I spent last week at a total loss for ideas for what to write this blog about. But in the middle of a spiel to my mum about how Nick is totally gay for Gatsby (it’s a legitimate academic theory – look it up) I had my lightbulb moment. I could take the inordinate amount of time I spend getting emotional over books and turn it into something I can put onto my college application.
So my plan is, every month I’ll just reminisce about some books I loved, or complain about some I hated, or talk about my current read or my to-read pile. The possibilities are endless. But for my first post I’m going to go with the classic What I Read this Summer.
For any of you who didn’t have to read this in class, it’s basically Walls’ memoir: growing up in poverty with dysfunctional and, at times, neglectful parents. I couldn’t stop reading because I was so worried for Walls and her siblings.
There was one scene, near the beginning, that hit me hard. She’s only three, and she catches on fire and goes to the hospital with serious burns. Walls’ dad doesn’t believe in modern medicine, and ends up taking her out of the hospital before she’s cured.
After that scene, I never trusted the parents. It’s interesting, because all the time I was reading, I was torn. I could see the story through my own eyes, telling me Walls’ parents were mistreating their children.
But I could also through the eyes of the narrator, a young girl who genuinely believes her parents and her lifestyle are amazing. She thinks moving from house to house, and living in dilapidated squats is an adventure. And despite the fact that you know her parents are bad, you can still fully understand how Walls feels. Walls writes in such a way that I could honestly relate to this child, and that’s what made “The Glass Castle” so emotional for me.
And, if you need more of an incentive to read it, I heard that the movie will star and be produced by Jennifer Lawrence, and who doesn’t love her?
This is a collection of articles on the feminist movement dating back to the ‘70s, that have been published in The Guardian, a newspaper in the UK. Although it is pretty UK-centric, it covers a huge range of topics: domestic violence, intersectionality of sexism and racism, Muslim feminism.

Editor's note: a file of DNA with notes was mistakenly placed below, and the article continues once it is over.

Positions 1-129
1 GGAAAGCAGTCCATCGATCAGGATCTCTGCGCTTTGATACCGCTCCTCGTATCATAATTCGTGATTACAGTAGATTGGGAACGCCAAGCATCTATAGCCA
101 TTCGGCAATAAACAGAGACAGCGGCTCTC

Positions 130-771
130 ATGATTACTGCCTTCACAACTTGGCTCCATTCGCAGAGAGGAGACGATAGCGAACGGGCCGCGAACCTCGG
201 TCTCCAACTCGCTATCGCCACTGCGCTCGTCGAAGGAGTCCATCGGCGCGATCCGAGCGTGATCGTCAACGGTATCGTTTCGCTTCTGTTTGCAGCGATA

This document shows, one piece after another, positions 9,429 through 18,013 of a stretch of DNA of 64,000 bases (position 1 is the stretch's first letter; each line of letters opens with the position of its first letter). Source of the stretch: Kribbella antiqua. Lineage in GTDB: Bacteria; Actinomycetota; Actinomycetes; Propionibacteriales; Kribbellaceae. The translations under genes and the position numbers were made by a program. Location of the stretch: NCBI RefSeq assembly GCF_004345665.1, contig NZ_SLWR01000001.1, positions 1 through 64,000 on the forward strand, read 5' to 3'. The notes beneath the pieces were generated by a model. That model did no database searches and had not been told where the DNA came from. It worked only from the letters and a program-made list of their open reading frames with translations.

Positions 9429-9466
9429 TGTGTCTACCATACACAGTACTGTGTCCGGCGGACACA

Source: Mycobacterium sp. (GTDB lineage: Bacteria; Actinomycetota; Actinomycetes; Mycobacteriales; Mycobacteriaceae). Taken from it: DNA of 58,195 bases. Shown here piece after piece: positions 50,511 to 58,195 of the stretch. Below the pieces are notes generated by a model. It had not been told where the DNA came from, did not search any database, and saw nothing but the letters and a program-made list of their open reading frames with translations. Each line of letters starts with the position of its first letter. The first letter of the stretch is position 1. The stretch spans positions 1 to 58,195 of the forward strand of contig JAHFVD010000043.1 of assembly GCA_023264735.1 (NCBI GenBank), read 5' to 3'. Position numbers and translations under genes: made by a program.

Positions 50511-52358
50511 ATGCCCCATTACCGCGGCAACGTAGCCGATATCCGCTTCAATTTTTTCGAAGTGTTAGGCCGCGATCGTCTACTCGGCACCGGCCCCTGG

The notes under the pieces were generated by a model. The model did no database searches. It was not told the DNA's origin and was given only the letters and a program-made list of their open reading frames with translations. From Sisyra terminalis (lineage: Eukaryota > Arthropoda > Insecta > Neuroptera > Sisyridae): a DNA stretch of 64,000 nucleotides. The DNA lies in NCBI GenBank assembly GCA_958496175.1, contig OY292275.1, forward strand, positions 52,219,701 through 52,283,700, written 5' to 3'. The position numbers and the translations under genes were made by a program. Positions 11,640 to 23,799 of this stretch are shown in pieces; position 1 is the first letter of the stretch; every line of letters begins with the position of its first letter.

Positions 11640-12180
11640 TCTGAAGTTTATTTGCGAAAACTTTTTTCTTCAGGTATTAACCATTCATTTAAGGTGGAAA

There’s interviews with legendary women from the past few decades: Betty Friedan, Gloria Steinem, Maya Angelou, Oprah Winfrey. It’s fascinating being able to read articles talking about events as they occurred; one of my favorites was published just days after the Monica Lewinsky scandal broke.
Frankly, it was kind of terrifying to read articles about issues that I know still haven’t been solved 40 years later. Women in the ‘70s were calling for an end to victim-blaming rape survivors, but that’s still a prevalent issue today. There were moments where I was pleased to think about how far society has come, but there were many more moments where I lamented our lack of progress.
It was a fascinating read, and I’m devastated to have lost it in a field somewhere. Every article had topics I wanted to further research, and statistics I wanted to cite. Obviously the history of feminism isn’t going to be everyone’s cup of tea, but if the women’s movement is interesting to you, then I thoroughly recommend it.
“Fahrenheit 451” is a dystopian novel set in a future where television and censorship has completely eradicated intellect and independent thought. The protagonist Montag is a fireman. The twist is that, in this world, a fireman’s job is to burn the most illegal of items – books. After meeting a strange young girl, Montag’s life begins to spin out of control, and he starts to question everything he knows. You don’t have to be an English teacher to recognize Bradbury’s not-so-subtle warning against mass-media and censorship.
I genuinely could not stop reading. It’s strange, because it’s actually really exciting, but you don’t register how exciting it is while you’re reading. You’ll be skimming through and suddenly realize that a major character just died, or a conspiracy was revealed, and have to flick back and reread it. It definitely takes some getting used to.
And let’s be honest, this book is really well known, so you’ll look smart if you tell people you’ve read it. Plus, it’s only around 200 pages.
P.S. Halfway through writing this I realized I actually read way too many books this summer, probably because my bedroom in London doesn’t have wifi, so this ended up being more of a highlight reel. I wish I could tell you about the rest but I don’t have the time or the word count.